Since this past summer, Alexa Gross ’21 has been working in Associate Professor Kay Tye’s lab at MIT, where she performs surgery on mice brains in order to understand the circuitry underlying mental illnesses like depression and anxiety. Using optogenetics, in which a scientist activates specific neurons with a laser, Gross was able to see behavioral changes in real-time. Tye’s lab focuses on a pathway in the amygdala related to compulsive behavior.
“A lot of the circuitry in mice is similar to humans, so understanding these pathways gives us a better understanding of mood disorders,” said Gross. “You can’t really ask a mouse if they’re feeling depressed, but you can see physical manifestations of anxiety, or the symptomatic things.”
At Wellesley, Gross had previously worked in Associate Professor Michael Wiest’s lab as a first-year, which was her first experience doing scientific research of this kind. Wiest’s lab uses rats to study attention, and it was more “computational-based,” according to Gross. Gross prefers hands-on research — such as performing surgery, mounting brains to a slide and training mice to do certain tasks. She also had a particular interest in understanding the mechanisms behind mental illnesses.
“The reason I ventured out of Wellesley was just because I was very picky, and wanted a lab focused on the molecular neurobiology of mood disorders. And that’s a very specific thing, and I was very lucky to find that,” she said.
Besides addressing her particular interests, part of what made Gross fall in love with the Tye lab was its emphasis on collaboration.
“[It has] a supportive environment that’s really healthy,” said Gross. “The cool thing about the lab is that people have all different types of projects that are related, but it’s really amazing because with the collaboration aspect, you can learn from other people’s mistakes and you can get feedback on your own projects.”
During her first week at the Tye lab, Gross explained that she went through extensive training which involved the ethics of working with animals in a lab setting. All of her equipment is sterilized, and she puts the mice under an anesthetic for the operations she conducts.
“Before I could even touch them, I had to go through at least a week’s worth of training … there [are] so many safety protocols, and at all times, the priority is to minimize any pain they’re feeling,” said Gross. “Performing surgery on mice and things like that are kind of scary, but [they] also bring you closer to what you’re doing.”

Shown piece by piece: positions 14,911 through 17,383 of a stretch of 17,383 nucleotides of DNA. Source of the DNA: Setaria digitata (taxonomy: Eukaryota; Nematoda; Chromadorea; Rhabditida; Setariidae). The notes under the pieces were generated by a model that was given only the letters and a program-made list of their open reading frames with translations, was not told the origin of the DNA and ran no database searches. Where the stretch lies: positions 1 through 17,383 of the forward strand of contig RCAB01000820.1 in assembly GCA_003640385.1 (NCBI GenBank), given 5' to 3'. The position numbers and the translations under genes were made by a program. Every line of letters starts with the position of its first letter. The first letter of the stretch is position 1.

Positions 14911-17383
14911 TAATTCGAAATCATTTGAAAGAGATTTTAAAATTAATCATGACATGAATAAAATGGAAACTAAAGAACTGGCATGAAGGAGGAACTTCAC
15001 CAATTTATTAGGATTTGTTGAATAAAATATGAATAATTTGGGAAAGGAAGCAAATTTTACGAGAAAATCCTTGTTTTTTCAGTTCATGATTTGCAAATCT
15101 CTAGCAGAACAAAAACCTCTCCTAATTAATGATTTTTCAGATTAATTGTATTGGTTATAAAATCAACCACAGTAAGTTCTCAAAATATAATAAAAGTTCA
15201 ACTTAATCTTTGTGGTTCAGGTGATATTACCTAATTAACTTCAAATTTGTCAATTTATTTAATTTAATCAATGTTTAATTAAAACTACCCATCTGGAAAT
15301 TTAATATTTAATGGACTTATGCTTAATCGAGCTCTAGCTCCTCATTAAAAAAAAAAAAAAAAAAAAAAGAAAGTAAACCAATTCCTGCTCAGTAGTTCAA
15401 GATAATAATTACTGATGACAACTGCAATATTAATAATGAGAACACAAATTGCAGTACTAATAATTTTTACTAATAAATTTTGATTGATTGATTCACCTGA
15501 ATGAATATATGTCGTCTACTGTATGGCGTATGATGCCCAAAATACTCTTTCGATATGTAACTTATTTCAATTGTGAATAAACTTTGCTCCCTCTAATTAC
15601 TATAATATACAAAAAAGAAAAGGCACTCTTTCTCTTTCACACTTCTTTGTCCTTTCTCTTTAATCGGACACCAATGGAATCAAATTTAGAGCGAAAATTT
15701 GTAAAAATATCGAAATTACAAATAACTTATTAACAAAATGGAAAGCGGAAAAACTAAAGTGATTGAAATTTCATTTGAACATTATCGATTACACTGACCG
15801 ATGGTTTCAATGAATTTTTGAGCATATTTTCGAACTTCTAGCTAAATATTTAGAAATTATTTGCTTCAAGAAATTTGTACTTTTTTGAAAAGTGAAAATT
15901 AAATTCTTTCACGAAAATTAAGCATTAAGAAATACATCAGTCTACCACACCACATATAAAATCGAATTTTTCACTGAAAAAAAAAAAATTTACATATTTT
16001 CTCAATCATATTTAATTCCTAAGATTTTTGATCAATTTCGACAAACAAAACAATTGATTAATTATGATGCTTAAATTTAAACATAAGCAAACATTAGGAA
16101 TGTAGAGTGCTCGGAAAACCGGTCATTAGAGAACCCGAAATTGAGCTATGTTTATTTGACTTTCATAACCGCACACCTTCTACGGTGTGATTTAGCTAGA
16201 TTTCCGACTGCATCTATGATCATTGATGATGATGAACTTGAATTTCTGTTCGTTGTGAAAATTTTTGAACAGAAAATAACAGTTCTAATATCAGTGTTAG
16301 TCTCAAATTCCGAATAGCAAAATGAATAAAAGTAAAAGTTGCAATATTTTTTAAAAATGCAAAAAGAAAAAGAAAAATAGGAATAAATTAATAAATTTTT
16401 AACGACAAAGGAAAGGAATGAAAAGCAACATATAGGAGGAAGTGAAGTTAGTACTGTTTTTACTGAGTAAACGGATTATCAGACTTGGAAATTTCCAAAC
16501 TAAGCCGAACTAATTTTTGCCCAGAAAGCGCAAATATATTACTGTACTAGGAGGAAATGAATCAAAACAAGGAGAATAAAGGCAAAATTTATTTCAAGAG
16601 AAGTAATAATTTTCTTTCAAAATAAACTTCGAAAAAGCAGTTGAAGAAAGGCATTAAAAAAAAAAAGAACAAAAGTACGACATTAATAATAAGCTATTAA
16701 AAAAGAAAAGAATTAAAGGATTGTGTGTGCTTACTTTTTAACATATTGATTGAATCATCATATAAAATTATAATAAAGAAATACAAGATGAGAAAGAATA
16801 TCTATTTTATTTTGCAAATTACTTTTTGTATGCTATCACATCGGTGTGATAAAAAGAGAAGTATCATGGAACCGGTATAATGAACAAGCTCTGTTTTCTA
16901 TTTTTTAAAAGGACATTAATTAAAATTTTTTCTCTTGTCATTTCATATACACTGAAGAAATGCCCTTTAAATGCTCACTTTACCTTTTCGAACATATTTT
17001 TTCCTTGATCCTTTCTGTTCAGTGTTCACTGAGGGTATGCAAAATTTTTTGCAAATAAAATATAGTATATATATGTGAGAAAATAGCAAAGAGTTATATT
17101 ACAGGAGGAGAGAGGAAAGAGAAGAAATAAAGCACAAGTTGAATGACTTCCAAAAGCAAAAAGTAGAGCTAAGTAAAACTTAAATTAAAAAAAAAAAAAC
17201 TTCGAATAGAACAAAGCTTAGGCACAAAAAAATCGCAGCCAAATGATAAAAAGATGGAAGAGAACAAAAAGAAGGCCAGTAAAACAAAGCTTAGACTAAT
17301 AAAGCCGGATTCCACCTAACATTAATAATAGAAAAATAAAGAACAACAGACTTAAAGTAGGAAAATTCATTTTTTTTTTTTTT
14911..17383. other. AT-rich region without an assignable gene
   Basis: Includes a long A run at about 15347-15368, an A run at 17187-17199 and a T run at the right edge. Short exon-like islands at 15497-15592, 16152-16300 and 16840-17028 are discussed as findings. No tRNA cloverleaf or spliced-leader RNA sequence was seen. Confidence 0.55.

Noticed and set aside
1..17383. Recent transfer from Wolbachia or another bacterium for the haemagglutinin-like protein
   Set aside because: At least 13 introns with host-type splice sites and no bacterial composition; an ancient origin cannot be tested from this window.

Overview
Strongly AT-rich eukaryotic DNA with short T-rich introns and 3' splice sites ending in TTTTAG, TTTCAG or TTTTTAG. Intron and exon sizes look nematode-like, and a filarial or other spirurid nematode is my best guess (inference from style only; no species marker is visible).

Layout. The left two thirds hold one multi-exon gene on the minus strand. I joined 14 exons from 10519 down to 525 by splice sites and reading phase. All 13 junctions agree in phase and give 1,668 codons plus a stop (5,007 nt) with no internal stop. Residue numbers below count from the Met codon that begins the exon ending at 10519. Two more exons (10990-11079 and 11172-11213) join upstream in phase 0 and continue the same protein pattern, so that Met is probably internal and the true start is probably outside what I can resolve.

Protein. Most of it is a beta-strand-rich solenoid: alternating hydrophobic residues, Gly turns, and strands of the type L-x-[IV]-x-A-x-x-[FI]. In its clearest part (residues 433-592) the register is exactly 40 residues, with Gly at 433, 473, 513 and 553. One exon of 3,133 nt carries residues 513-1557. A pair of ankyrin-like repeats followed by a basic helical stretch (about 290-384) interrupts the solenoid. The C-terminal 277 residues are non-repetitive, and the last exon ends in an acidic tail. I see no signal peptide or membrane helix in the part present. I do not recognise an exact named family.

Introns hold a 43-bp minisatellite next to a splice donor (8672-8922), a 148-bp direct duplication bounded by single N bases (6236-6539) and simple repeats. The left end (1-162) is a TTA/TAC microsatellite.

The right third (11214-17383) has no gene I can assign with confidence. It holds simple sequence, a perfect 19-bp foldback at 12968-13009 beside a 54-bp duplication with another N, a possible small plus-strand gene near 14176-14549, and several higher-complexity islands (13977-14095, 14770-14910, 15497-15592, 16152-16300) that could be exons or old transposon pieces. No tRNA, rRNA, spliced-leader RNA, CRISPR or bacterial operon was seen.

Working with mice allows scientists to study the brain up-close and observe immediate responses to stimulation, which cannot be ethically done with live humans. After opening a hole into the mouse’s skull, Gross implants fibers that carry the laser’s light directly into the brain. From there, the light produces a reaction that causes certain neurons to fire. Gross compares it to a kind of “mind control.”
“What we’re doing is molecular-based, so we are trying to really understand the details of the circuitry, which areas of the brain are causing what — stimulating them, inhibiting them,” said Gross. “You can’t just stick an optode in a human’s brain to do that. So this allows people who are developing drugs, or therapeutic ways to treat these disorders with more information that they can use.”
The Tye lab will be moving to San Diego in 2019, but Gross plans to continue working with them over the summer. She found no other labs at MIT that matched her interests as much as the Tye lab did, so she will begin looking into research labs at Wellesley, including labs in the psychology, neuroscience and biology departments.
Gross plans to double-major in studio art and neuroscience. Though her work at the Tye lab takes up a significant portion of time — student researchers at MIT are required to commit at least 10 hours per week — Gross also pursues a passion for drawing and printmaking. She sees commonalities between science and art.
“A lot of people say that science and art are like opposites, and I’m trying to bridge the two as much as I can,” said Gross. “Sometimes I try to incorporate scientific elements into my art, but a lot of times I just feel like both of them help you better understand the world, or better understand yourself.”